"Social Justice and Peace Making" is the topic of Colorado State University’s School of Social Work Fall Forum. The forum will focus on restorative justice – an alternative to taking a punitive approach to crime that helps people understand how the crime they committed affected others in their communities and how restitution can be made on a more personal and community level.
The 4th Annual Fall Forum will be held from 1-5 p.m. Oct. 12 in the Cherokee Park Room of the Lory Student Center on campus. The forum is free and open to the public, and no registration is required.
The program has been designed for individuals interested in community building, mediation, conflict resolution and social justice, including social workers, police officers, teachers, public servants and community service volunteers.
"The energy used in the expression of anger and revenge can be better used in ways that promote peaceful resolutions of conflict," said Deborah Valentine, director of the School of Social Work at Colorado State. "Peaceful strategies to achieve social justice in our world and in our communities are the focus of this year’s social work fall forum."
At 1 p.m., Hussain Siddiqui, professor in the Department of Social Work at Jamia Millia Islamia in New Delhi and a scholar in group work and social justice, will address gender issues in Islam. Following this discussion, Perrie McMillan and Officer Sue Long will focus on the restorative justice program in Fort Collins, Colo.
Jenny Kidd, director of the city of Fort Collins Community Mediation Program, will speak about the skills of conflict resolution using examples of mediated disputes in the community. Shay Bright, assistant director of the Colorado State Conflict Resolution and Student Conduct Services, will end the program by providing opportunities to build conflict resolution skills.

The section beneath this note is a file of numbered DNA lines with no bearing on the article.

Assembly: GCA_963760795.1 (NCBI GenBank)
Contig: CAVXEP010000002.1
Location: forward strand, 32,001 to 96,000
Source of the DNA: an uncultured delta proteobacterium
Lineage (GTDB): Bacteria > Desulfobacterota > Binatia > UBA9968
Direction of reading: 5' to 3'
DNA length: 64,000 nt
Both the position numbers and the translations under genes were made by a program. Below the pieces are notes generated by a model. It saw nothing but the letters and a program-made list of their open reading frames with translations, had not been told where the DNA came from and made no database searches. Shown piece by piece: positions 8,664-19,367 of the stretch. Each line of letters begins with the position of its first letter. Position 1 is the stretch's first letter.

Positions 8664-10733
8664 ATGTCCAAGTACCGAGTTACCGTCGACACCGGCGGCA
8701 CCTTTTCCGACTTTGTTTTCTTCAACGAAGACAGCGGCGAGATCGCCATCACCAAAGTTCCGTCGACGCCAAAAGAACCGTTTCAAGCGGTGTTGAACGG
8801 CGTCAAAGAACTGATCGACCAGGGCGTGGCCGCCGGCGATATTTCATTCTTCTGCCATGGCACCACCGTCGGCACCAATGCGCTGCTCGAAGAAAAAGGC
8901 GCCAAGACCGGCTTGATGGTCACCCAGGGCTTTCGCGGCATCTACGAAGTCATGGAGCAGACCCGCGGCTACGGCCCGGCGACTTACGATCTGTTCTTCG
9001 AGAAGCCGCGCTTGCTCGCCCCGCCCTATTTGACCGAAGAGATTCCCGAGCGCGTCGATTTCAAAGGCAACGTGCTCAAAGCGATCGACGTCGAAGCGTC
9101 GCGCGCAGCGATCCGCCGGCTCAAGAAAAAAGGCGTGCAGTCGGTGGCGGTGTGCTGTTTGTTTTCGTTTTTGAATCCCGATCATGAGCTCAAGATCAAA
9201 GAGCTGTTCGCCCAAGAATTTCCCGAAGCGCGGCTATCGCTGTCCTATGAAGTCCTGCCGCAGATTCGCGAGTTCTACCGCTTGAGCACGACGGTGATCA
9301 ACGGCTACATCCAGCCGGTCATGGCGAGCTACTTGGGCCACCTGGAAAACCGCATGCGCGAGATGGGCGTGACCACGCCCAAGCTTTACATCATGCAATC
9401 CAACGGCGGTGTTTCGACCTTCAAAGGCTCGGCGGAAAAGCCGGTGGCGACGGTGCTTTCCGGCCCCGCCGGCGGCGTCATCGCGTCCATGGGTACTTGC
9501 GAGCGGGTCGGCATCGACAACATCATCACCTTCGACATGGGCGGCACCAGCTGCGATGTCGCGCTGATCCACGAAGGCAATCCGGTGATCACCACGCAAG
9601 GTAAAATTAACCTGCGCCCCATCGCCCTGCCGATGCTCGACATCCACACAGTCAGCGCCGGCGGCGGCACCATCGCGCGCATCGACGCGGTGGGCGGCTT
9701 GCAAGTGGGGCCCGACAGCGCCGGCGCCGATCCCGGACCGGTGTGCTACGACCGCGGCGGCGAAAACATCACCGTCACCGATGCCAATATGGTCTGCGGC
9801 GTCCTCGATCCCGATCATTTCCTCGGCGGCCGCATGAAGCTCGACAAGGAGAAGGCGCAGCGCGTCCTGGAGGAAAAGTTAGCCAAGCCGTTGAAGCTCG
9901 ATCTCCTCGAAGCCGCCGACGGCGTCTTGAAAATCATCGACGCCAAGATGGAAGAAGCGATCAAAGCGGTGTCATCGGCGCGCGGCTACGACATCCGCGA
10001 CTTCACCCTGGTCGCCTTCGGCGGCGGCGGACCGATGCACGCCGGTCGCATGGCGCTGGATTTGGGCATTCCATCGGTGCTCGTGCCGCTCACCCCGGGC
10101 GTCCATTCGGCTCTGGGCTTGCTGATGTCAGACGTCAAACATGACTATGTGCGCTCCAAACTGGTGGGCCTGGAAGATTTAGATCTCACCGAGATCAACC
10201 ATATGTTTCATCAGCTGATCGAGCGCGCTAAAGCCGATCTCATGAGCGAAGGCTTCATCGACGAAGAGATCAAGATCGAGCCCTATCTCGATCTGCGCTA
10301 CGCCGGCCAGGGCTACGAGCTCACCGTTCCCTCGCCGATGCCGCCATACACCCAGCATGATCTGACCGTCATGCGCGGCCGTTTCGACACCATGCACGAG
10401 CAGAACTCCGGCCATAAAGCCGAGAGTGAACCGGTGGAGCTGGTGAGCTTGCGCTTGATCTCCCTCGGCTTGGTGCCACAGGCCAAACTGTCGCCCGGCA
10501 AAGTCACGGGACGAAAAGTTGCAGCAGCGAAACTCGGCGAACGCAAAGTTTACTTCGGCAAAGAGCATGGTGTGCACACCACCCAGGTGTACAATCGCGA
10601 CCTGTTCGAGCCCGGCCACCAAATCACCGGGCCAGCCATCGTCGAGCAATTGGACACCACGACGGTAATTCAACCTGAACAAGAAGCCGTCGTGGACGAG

"As Susan Sharpe, author of ‘Restorative Justice: A Vision for Healing and Change’ states, restorative justice is a philosophy that views harm and crime as violations of people and relationships," Valentine said. "It is a holistic process that addresses the repercussions and obligations created by harm, with a view to putting things as right as possible. When compared with our current models of punishment, whether it is in the justice system or discipline in schools, restorative justice requires a paradigm shift in thinking about reactions to harm. This becomes most apparent when we compare the values and principles of restorative justice to those of the current justice system, which emphasizes punishment and retribution."
A full schedule of the Fall Forum follows.
1 p.m. Welcome by Deborah Valentine, director of the School of Social Work
1:10-2 p.m. Husain Siddiqui: "Social Justice, Gender Issues, and Islam"
2-3 p.m. Perrie McMillan and Officer Sue Long: "Restorative Justice Program of Fort Collins"
3-3:15 p.m. Break
3:15-4:15 p.m. Jenny Kidd: "Community Mediation Program Coordinator for the city of Fort Collins"
4:15-5 p.m. Shay Bright: "Conflict Resolution and Student Conduct Services" at Colorado State University
For more information about the Fall Forum, call (970) 491-6612.